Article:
Benjamin Studebaker

Yet Another Attempt to Make the World a Better Place by Writing Things

Tag: Libertarianism

Yes, there is a Difference Between a Democrat and a Socialist

In right-wing circles, this interview with DNC Chair Debbie Wasserman Schultz has been doing the rounds:

Interviewer Chris Matthews asks Schultz to explain the difference between a democrat and a socialist and Schultz fires blanks. This has many on the right crowing that there really is no difference, that Barack Obama was the socialist they thought he was all along. This isn’t true–most democrats are not socialists, and there are clear distinctions that political scientists routinely draw among these groups. Unfortunately, these distinctions are not widely understood by the general public because they are often complex and nuanced. So I’ve come up with a way to explain the differences that I hope will be helpful to both those on the left and those on the right.

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Candidate Evaluations: Rand Paul

One of the big problems in our election coverage is the tendency for journalists to focus on descriptive questions (who will be president?) rather than normative ones (who should be president?). This is understandable, given journalism’s focus on objectivity, but the result is that we often spend much more time talking about whether a candidate is electable than we do about whether or not the candidate would actually do a good job. Voters need to know which candidates support policies that will help them and those they care about–they don’t need to know which candidates pundits think are likely to prevail. So my response is to continue my Candidate Evaluations series, which considers a candidate’s background, policy history, and explicit statements to determine whether or not the candidate would actually be any good at being president. Previously, I did Ted Cruz. Today, I tackle Rand Paul, who declared his intent to run earlier this week.

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How to Deal with Hate Speech

Now that I’m once again at a university doing university work, I have the pleasure of having my mind pointed at different subjects and writings that I otherwise might not get around to investigating. I’ve been looking at a book by Corey Brettschneider entitled When the State Speaks, What Should It Say? In this book, Brettschneider seeks to resolve an interesting dilemma in liberal political theory–namely, how liberal states, which are committed to liberty and equality, should deal with citizens who have illiberal opinions. Here, Brettschneider calls these illiberal opinions “hateful views”, and argues that a view is hateful if it seeks to undermine the liberty or equality of groups of people on the basis of race, gender, sexual orientation, religion, ethnicity, and so on. I’d like to discuss Brettschneider’s view with you a bit today.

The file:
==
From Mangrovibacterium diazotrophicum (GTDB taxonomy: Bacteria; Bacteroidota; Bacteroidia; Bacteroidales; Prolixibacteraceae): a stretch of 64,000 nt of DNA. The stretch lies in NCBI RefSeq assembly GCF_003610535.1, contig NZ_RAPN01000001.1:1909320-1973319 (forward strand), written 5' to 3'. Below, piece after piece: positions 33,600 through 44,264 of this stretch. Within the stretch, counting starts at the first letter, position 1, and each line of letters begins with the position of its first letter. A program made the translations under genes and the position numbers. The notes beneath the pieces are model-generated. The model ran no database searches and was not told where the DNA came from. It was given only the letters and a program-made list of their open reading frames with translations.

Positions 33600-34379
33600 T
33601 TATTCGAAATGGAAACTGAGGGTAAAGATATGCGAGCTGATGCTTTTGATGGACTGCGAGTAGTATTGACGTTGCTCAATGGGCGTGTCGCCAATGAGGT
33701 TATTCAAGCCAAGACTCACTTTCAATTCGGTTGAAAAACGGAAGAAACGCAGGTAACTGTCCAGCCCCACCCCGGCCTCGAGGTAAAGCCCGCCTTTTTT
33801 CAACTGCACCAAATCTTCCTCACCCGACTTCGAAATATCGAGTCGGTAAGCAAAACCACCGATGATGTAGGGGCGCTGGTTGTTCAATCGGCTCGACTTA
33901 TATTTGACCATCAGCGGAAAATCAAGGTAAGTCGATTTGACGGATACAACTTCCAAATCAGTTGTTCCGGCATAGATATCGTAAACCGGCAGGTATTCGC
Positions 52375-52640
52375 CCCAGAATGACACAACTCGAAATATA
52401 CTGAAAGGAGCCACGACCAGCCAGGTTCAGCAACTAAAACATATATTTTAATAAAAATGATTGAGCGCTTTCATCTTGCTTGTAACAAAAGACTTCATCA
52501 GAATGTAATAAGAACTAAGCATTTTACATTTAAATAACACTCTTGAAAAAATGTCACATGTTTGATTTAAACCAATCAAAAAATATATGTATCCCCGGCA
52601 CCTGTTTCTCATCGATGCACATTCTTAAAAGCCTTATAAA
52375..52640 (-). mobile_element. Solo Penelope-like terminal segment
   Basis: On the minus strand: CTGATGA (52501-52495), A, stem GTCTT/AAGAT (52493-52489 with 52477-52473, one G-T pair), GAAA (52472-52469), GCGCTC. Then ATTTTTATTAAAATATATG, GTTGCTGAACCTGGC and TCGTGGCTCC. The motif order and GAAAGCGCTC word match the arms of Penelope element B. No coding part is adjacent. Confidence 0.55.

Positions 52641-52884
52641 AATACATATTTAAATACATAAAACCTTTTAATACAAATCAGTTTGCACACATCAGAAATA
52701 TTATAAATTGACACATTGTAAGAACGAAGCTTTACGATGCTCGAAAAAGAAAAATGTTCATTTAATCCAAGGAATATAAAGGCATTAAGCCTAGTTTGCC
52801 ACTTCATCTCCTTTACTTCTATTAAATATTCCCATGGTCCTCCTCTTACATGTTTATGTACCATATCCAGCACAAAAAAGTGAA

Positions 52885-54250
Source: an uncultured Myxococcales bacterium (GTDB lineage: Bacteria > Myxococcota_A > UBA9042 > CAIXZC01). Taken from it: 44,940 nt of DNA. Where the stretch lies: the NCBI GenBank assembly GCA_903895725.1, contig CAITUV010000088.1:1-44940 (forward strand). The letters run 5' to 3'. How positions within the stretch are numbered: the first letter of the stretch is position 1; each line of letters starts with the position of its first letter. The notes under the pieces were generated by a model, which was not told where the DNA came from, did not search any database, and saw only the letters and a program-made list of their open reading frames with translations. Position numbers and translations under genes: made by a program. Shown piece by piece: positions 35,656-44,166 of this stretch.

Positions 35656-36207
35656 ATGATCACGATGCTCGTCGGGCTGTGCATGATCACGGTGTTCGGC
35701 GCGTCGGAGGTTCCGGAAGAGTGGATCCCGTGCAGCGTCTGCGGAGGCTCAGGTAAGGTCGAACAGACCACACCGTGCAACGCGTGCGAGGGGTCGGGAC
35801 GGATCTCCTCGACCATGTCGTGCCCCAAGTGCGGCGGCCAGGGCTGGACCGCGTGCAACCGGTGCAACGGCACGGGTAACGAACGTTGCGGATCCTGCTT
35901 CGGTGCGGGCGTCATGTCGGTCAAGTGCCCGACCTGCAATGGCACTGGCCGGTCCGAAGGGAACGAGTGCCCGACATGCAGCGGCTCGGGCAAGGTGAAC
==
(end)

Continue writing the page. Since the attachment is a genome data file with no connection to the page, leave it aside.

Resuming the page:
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Breaking Bad and Morality

Once in a while, I like to indulge my interest in fiction and apply political and moral concepts to the world that isn’t. Today, I’d like to have a look at Breaking Bad. Why Breaking Bad? As a fan, I from time to time enjoy perusing the vast amount that is written about the show online. What sticks out to me is that the very same characters can be considered sympathetic, even heroic, by some viewers, while simultaneously receiving scorn and vilification from others–an unusual phenomenon in television. I also find that the justifications reviewers and viewers use for the various sympathies they hold are muddled. So today I’d like to dissect the show and its characters a little, to come to clearer conclusions about which moral principles are in play. Of course, this will entail extensive plot spoilers, so neophyte viewers should steer clear of this piece.

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Search and Seizure

In the United States, we often get very upset about violations of privacy on the basis that they are thought to violate the 4th amendment, which protects against “unreasonable searches and seizures”. But what is it about search and seizure that is objectionable in the first place, and to what extent do the modern privacy violations we often argue about conform to that?

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